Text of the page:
Part HALO, part NASA, part Darth Vader, the Hydroid Aquabreather uses proprietary canisters of a chemical mixture that gives off oxygen once popped. This is then cycled by your mask, and you will be able to dive to a depth of 42 metres. (138 feet) and stay underwater for 1 hour.

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Simple new method makes graphene “paint” possible

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Researchers have found a simple way to make graphene disperse in water, paving the way for graphene-based inks or paints

 Graphene may be versatile, but there’s one thing it’s not all that good at – dispersing in water. Now, researchers at Umeå University have found a relatively simple way to do it. Graphene oxide is a different form of the material that can make for stable water dispersion, which can then be used as a kind of graphene paint.

Graphene is essentially a two-dimensional sheet of carbon atoms, arranged in a hexagonal pattern. This deceptively simple material has a range of useful properties – it’s incredibly lightweight, thin and flexible, but still strong. It’s also an excellent conductor of electricity and heat, so it’s turning up in everything from electronics to water filters to clothing.

Ideally, one useful way to get graphene into the right configurations could involve dispersing it in water. This solution could then be painted or sprayed onto a surface to make, for example, supercapacitor electrodes or conductive coatings.

The problem is that graphene and similar forms of carbon, like graphite and carbon nanotubes, are hydrophobic, meaning they repel water. They can be made to disperse using harsh organic solvents or mechanical treatments, but the former is toxic and the latter can introduce defects.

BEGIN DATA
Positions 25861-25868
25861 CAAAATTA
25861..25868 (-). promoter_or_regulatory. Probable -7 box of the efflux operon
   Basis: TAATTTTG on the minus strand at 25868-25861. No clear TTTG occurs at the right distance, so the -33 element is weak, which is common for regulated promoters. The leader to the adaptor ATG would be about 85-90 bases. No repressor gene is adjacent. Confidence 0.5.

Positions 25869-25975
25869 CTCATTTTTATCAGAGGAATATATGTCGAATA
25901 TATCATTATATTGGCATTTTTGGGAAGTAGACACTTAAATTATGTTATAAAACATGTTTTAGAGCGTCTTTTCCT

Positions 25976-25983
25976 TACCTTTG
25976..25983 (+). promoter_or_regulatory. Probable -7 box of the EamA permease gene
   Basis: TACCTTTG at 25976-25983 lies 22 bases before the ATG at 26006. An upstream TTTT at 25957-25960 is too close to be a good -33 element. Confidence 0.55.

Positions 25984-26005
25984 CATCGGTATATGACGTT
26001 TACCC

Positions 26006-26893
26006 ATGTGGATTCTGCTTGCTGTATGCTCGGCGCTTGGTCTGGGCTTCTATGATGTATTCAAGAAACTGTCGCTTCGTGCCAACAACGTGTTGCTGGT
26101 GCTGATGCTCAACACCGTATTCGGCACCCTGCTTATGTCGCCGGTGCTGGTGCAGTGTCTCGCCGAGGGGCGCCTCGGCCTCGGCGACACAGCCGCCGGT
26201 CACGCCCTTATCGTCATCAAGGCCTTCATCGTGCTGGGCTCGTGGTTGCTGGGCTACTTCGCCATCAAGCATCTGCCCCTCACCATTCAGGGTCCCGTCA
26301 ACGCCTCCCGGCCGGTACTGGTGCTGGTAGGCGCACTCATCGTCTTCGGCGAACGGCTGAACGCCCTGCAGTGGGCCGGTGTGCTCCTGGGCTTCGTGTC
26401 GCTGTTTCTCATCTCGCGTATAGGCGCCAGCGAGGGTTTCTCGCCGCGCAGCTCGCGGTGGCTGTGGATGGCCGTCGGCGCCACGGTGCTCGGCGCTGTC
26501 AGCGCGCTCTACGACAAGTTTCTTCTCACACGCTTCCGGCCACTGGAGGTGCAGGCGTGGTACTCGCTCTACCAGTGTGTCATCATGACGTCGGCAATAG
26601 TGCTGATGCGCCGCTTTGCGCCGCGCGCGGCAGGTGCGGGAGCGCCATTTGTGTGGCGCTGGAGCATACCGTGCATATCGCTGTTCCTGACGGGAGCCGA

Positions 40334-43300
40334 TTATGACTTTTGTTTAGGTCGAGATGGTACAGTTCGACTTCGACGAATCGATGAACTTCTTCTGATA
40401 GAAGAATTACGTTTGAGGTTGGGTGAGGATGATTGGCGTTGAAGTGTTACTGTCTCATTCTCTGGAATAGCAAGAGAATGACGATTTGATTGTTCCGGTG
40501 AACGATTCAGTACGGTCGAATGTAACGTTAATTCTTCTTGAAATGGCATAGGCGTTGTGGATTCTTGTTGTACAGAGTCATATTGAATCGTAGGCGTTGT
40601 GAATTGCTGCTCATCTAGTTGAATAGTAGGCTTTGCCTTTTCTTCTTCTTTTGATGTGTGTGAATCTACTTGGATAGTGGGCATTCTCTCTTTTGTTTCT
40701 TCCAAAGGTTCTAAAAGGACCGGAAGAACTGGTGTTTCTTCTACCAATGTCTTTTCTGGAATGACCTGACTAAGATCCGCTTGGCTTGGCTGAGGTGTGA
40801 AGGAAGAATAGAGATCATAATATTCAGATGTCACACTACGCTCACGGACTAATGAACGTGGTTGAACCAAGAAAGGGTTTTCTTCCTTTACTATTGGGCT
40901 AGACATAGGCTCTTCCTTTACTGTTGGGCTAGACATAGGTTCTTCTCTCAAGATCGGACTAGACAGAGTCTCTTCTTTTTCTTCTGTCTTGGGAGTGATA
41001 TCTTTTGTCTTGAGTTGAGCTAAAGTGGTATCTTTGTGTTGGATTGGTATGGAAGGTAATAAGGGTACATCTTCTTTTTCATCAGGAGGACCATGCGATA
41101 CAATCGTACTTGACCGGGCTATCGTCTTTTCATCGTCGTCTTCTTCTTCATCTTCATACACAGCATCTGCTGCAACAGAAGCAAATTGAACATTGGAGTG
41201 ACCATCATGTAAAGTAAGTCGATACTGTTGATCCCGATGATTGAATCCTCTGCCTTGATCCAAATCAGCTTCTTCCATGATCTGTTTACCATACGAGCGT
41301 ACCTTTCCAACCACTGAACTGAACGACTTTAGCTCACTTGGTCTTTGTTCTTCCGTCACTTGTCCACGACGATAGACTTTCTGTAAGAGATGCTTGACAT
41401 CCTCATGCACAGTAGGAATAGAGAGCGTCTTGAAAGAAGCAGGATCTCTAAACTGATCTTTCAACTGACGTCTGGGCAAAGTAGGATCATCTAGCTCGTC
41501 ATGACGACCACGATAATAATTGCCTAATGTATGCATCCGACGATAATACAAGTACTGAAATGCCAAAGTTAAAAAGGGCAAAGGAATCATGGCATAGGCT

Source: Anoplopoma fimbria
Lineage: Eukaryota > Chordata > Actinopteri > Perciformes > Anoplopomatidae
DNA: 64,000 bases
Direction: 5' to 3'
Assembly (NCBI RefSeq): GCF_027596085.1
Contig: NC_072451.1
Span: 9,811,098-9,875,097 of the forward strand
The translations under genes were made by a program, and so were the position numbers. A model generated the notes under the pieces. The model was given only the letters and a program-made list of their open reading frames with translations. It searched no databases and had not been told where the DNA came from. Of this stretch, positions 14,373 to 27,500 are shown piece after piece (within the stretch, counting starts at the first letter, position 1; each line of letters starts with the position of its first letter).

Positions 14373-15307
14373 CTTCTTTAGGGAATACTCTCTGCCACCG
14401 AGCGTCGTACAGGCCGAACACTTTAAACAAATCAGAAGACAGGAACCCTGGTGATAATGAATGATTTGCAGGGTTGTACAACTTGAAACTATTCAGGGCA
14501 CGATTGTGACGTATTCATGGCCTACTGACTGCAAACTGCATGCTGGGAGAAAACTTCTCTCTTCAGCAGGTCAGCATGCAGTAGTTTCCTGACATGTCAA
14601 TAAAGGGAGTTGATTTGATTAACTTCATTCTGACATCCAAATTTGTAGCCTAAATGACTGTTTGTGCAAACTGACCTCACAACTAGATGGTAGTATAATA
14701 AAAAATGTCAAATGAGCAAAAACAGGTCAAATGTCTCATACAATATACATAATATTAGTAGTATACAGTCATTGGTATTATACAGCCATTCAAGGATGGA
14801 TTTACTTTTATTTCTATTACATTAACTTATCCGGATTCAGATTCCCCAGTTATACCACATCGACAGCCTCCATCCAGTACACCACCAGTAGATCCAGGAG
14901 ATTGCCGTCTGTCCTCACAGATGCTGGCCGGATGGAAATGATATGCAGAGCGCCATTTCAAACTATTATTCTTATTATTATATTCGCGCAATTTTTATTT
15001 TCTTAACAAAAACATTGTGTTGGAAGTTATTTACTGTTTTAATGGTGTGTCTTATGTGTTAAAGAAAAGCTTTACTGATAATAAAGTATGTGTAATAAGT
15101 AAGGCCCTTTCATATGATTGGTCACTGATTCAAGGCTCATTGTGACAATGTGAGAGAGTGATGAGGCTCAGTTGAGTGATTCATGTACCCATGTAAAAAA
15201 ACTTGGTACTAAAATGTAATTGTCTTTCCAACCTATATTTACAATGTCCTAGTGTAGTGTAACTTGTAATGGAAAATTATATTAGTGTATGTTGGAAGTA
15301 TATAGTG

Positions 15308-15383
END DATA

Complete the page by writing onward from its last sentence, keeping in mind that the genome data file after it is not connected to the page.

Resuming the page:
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In a first, China knocks U.S. from top spot in global patent race

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The headquarter of the World Intellectual Property Organization (WIPO) is pictured in Geneva, Switzerland

GENEVA (Reuters) – China was the biggest source of applications for international patents in the world last year, pushing the United States out of the top spot it has held since the global system was set up more than 40 years ago, the U.N. patent agency said on Tuesday.

The World Intellectual Property Organization, which oversees a system for countries to share recognition of patents, said 58,990 applications were filed from China last year, beating out the United States which filed 57,840.

China’s figure was a 200-fold increase in just 20 years, it said. The United States had filed the most applications in the world every year since the Patent Cooperation Treaty system was set up in 1978.

More than half of patent applications – 52.4 % – now come from Asia, with Japan ranking third, followed by Germany and South Korea.

Ownership of patents is widely seen as an important sign of a country’s economic strength and industrial know-how.

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Intel is using A.I. to build smell-o-vision chips

While smell-o-vision may be a long way from being ready for your PC, Intel is partnering with Cornell University to bring it closer to reality. Intel’s Loihi neuromorphic research chip, a a powerful electronic nose with a wide range of applications, can recognize dangerous chemicals in the air.

“In the future, portable electronic nose systems with neuromorphic chips could be used by doctors to diagnose diseases, by airport security to detect weapons and explosives, by police and border control to more easily find and seize narcotics, and even to create more effective at home smoke and carbon monoxide detectors,” Intel said in a press statement.

With machine learning, Loihi can recognize hazardous chemicals “in the presence of significant noise and occlusion,” Intel said, suggesting the chip can be used in the real world where smells — such as perfumes, food, and other odors — are often found in the same area as a harmful chemical. Machine learning trained Loihi to learn and identify each hazardous odor with just a single sample, and learning a new smell didn’t disrupt previously learned scents.